Turkey raises tariffs on some US imports, escalates feud

The troubled lira tumbled to record lows against the euro and US dollar early this week. (Reuters)
Updated 15 August 2018
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Turkey raises tariffs on some US imports, escalates feud

ANKARA: Turkey announced Wednesday it is increasing tariffs on imports of certain US products, escalating a feud with the United States that has helped trigger a currency crisis.
In a decision announced in the Official Gazette, Ankara said it was imposing extra tariffs on imports of products including rice, vehicles, alcohol, coal and cosmetics.
Turkey’s Vice President Fuat Oktay said on Twitter that the tariffs on certain products were increased “within the framework of the principle of reciprocity in retaliation for the conscious economic attacks by the United States.”
The Turkish lira has dropped to record lows in recent weeks, having fallen some 42 percent so far this year. The currency has now stabilized at around 6.50 lira against the dollar.
Investors are worried not only about Turkey’s souring relations with the US, a longtime NATO ally, but also Turkish President Recep Tayyip Erdogan’s economic policies and the country’s high debt accumulated in foreign currencies.
Turkey has accused the United States of waging an “economic war” as part of a plot to harm the country.
Washington has imposed financial sanctions on two Turkish ministers and doubled steel and aluminum tariffs on Turkey, as US President Donald Trump tries to secure the release Andrew Brunson, an American pastor being tried in Turkey on espionage and terrorism-related charges.
The decision to impose new tariffs came a day after Erdogan said Turkey would boycott US electronic goods, singling out iPhones. He suggested Turks would buy local or Korean phones instead, although it was unclear how he intended to enforce the boycott.


Saudi Real Estate Refinance Co. plans up to $1.07bn sukuk sale this year

Updated 23 April 2019
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Saudi Real Estate Refinance Co. plans up to $1.07bn sukuk sale this year

  • The plan by SRC, a subsidiary of Saudi Arabia’s sovereign Public Investment Fund, comes as it prepares to purchase more home loan portfolios
  • SRC, formed in 2017, is also keen to tap foreign institutional investors for its debt sale this year

RIYADH: Saudi Real Estate Refinance Co. (SRC), modelled on US mortgage finance firm Fannie Mae, aims to issue up to 4 billion riyals ($1.07 billion) of long-term sukuk this year, its chief executive said on Tuesday.

The plan by SRC, a subsidiary of Saudi Arabia’s sovereign Public Investment Fund, comes as it prepares to purchase more home loan portfolios from mortgage financing companies and banks to boost the Kingdom’s secondary mortgage market.

SRC, formed in 2017, is also keen to tap foreign institutional investors for its debt sale this year, Fabrice Susini told Reuters in an interview.

“Our strategy is clearly to tap the market twice this year,” he said. “We are really looking at probably issuing something between ... 2 and 4 billion riyal that we may be issuing in two tranches.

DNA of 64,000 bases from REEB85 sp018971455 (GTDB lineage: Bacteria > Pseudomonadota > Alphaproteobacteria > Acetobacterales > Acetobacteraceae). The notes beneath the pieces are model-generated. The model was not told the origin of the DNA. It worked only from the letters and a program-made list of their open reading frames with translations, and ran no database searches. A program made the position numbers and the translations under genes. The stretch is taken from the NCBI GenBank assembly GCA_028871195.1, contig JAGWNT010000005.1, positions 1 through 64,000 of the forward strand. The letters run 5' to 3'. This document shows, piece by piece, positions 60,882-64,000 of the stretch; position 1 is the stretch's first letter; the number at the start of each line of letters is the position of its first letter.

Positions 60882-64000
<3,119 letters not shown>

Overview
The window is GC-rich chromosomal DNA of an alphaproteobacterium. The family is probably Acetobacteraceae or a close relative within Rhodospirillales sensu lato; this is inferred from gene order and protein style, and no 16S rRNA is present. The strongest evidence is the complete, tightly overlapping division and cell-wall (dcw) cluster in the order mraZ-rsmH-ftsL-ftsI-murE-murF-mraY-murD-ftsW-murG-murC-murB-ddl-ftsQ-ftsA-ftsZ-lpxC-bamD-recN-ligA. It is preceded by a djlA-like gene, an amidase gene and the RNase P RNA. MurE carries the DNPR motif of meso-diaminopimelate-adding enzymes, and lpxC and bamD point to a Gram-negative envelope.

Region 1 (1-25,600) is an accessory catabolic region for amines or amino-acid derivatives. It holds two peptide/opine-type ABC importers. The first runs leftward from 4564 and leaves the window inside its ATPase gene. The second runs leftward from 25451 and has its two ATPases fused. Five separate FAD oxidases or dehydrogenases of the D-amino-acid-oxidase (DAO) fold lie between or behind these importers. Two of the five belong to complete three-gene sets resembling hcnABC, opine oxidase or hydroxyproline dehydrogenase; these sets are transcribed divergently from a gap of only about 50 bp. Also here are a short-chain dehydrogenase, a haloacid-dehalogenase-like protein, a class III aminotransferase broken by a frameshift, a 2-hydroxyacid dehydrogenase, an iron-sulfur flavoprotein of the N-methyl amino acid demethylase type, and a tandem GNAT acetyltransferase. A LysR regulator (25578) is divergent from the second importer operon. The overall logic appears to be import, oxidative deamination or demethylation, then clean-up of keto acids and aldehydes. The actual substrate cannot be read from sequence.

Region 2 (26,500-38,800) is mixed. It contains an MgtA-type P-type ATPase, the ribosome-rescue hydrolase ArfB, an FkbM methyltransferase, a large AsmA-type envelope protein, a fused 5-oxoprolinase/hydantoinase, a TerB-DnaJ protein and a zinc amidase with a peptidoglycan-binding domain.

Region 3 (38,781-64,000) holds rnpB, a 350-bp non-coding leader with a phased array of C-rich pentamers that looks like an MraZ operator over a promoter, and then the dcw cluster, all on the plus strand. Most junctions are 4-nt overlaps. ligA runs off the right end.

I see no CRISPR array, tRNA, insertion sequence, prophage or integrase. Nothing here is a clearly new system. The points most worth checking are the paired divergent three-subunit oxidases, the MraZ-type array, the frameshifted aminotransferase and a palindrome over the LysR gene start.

He said SRC was looking at sukuk in the 10 to 15-year range, to help minimize refinancing risks. “Generally speaking we are trying to issue as long as possible,” Susini said.

He said the company was assessing whether it could also issue bonds in currencies other than the local riyal.

In March, SRC completed a 750 million riyal sukuk issue with multiple tenors, under a program that allows it to issue up to 11 billion riyals of local currency denominated Islamic bonds.

“The rule of the game for us is, like many projects across the Kingdom, attract liquidity from foreign investors,” Susini said.

He said SRC had spent 1.2 billion riyals from its balance sheet buying mortgages from local mortgage financing companies and provided liquidity to these firms.

It has also signed initial accords with several commercial banks to acquire housing mortgage portfolios.

Saudi Arabia’s housing ministry is targeting the mortgage market to reach a total value of 502 billion riyals by 2020 from around 300 billion riyals now.

The government wants to increase activity in the real estate market as it moves to revitalize the economy and is taking steps to reform the sector as part of its 2030 reform plan.

It has been working with developers and local banks to counter a shortage of affordable housing — one of the country’s biggest social and economic problems. Saudi Arabia wants 60 percent of its nationals to own homes by 2020, up from 47 percent in 2016.

The size of real estate financing relative to its gross domestic product is 5 percent in Saudi Arabia compared to 69 percent in the United States, 74 percent in the United Kingdom and 43 pct in Canada, the housing ministry has said.

“The goal of SRC in this market was to make sure that we will be able to refinance at least around 10 percent of the market in 2020, and 20 percent of the market by 2028,” Susini told Reuters.